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Trump Might Want To Rethink Pulling Out Of The Paris Agreement

President-elect Donald Trump promised to pull the U.S. out of the Paris Agreement throughout his campaign. But he could face consequences if he does.

By Lindsay Gloor | November 15, 2016

While on the campaign trail, President-elect Donald Trump promised to pull the U.S. out of the Paris Climate Agreement.

The agreement was ratified earlier this year. It required at least 55 countries representing 55 percent of global emissions to ratify it. The European Union, Canada and nine other countries bumped that total over the threshold.

SEE MORE: The Paris Agreement May Not Do What It's Supposed To

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"I will direct every agency in government to begin identifying all wasteful, job-killing regulations, and they are going to be removed. This will include lifting the restrictions on American energy," Trump said at a rally in North Carolina.

But because the agreement is already in full effect, Trump can't formally withdraw from it — although he could simply ignore it.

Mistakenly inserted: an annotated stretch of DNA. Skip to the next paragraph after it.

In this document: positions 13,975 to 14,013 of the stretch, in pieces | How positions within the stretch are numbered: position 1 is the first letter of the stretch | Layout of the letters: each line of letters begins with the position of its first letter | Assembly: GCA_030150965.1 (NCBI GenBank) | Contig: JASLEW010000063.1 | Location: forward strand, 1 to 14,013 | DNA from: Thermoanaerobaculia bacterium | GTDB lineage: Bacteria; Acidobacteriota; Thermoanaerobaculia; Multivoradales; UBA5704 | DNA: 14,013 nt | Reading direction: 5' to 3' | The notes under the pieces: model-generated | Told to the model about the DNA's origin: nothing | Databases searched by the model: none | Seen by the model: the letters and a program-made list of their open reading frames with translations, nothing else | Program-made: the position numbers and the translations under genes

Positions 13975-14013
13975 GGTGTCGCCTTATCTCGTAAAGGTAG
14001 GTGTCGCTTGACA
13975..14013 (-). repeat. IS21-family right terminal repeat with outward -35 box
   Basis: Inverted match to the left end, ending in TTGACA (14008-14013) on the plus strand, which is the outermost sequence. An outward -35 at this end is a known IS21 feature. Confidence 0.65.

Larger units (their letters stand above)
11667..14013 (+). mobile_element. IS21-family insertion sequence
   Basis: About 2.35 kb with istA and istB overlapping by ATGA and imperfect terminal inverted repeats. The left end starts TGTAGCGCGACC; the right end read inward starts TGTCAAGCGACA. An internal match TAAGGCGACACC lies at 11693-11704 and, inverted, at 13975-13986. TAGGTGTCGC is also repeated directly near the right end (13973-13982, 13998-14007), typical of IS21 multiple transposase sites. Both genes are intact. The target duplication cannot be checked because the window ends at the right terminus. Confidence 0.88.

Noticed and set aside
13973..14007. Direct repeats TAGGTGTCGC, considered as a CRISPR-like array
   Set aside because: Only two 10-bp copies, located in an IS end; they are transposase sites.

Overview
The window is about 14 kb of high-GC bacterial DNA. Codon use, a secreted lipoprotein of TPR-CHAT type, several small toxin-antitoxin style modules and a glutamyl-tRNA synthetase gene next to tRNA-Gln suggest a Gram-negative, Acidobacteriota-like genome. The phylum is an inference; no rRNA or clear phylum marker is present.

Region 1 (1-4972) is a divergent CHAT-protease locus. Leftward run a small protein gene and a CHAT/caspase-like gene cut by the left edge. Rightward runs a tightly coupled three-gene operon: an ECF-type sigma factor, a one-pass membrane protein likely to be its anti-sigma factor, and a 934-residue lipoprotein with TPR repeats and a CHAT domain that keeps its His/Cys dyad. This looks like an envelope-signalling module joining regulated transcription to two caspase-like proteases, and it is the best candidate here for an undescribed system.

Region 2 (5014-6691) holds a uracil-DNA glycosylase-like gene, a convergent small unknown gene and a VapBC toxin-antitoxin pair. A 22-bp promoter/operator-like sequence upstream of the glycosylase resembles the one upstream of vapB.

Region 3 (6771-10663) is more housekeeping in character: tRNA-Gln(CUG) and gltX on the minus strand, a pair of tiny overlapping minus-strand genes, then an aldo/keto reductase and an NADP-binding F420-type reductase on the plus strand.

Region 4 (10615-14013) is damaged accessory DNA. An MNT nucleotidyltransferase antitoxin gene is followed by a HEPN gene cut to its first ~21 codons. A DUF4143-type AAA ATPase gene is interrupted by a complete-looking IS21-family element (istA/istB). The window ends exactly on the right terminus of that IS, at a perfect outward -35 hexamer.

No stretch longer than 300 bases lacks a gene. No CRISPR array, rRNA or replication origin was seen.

The Paris Agreement does not include any legally binding emissions goals, only a promise by each country to try to pursue and strengthen the goals it set.

But former French President Nicolas Sarkozy has called for economic sanctions if Trump doesn't adhere to the agreement. 

Sarkozy's criticism is more significant than other former European leaders'. He seems to be the frontrunner for the nomination from the center-right Les Républicains party. French presidential elections are coming up, and if he wins, he would become Trump's counterpart.

According to Radio France Internationale, Sarkozy said, "I will demand that Europe put in place a carbon tax at its border, a tax of 1-3 percent, for all products coming from the United States, if the United States doesn't apply environmental rules that we are imposing on our companies."

The threat of a carbon tax, combined with a hit to the United States' international reputation, could make Trump think twice about "pulling out of the deal."

The Paris Agreement was finalized quickly, in part, because of concerns about U.S. participation if Trump was elected. The president-elect has already started easing up on campaign promises, so it's unclear if he'll follow through with this one.  

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